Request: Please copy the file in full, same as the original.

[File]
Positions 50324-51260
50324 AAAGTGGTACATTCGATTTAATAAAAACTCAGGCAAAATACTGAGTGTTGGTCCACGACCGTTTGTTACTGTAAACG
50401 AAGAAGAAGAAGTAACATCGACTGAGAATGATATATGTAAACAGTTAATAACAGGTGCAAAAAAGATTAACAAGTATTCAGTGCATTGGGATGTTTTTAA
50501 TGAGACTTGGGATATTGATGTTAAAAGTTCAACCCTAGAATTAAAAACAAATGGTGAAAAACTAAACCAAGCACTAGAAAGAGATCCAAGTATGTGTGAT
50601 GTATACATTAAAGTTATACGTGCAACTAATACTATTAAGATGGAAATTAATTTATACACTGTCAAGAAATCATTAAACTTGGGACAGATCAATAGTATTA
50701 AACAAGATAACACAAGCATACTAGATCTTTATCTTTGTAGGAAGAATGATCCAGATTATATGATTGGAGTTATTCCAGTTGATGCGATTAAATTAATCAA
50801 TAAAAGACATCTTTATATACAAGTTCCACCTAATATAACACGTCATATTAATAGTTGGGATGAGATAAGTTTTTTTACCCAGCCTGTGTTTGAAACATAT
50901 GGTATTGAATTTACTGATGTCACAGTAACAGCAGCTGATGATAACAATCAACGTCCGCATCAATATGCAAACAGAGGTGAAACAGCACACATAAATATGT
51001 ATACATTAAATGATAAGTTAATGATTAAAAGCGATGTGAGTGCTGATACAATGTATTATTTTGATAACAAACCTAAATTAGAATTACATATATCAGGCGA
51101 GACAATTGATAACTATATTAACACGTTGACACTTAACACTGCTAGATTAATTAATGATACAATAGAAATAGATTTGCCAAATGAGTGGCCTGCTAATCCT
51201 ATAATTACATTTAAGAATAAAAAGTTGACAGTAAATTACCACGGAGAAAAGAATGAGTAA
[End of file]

Positions 50324-51260
50324 AAAGTGGTACATTCGATTTAATAAAAACTCAGGCAAAATACTGAGTGTTGGTCCACGACCGTTTGTTACTGTAAACG
50401 AAGAAGAAGAAGTAACATCGACTGAGAATGATATATGTAAACAGTTAATAACAGGTGCAAAAAAGATTAACAAGTATTCAGTGCATTGGGATGTTTTTAA
50501 TGAGACTTGGGATATTGATGTTAAAAGTTCAACCCTAGAATTAAAAACAAATGGTGAAAAACTAAACCAAGCACTAGAAAGAGATCCAAGTATGTGTGAT
50601 GTATACATTAAAGTTATACGTGCAACTAATACTATTAAGATGGAAATTAATTTATACACTGTCAAGAAATCATTAAACTTGGGACAGATCAATAGTATTA
50701 AACAAGATAACACAAGCATACTAGATCTTTATCTTTGTAGGAAGAATGATCCAGATTATATGATTGGAGTTATTCCAGTTGATGCGATTAAATTAATCAA
50801 TAAAAGACATCTTTATATACAAGTTCCACCTAATATAACACGTCATATTAATAGTTGGGATGAGATAAGTTTTTTTACCCAGCCTGTGTTTGAAACATAT
50901 GGTATTGAATTTACTGATGTCACAGTAACAGCAGCTGATGATAACAATCAACGTCCGCATCAATATGCAAACAGAGGTGAAACAGCACACATAAATATGT
51001 ATACATTAAATGATAAGTTAATGATTAAAAGCGATGTGAGTGCTGATACAATGTATTATTTTGATAACAAACCTAAATTAGAATTACATATATCAGGCGA
51101 GACAATTGATAACTATATTAACACGTTGACACTTAACACTGCTAGATTAATTAATGATACAATAGAAATAGATTTGCCAAATGAGTGGCCTGCTAATCCT
51201 ATAATTACATTTAAGAATAAAAAGTTGACAGTAAATTACCACGGAGAAAAGAATGAGTAA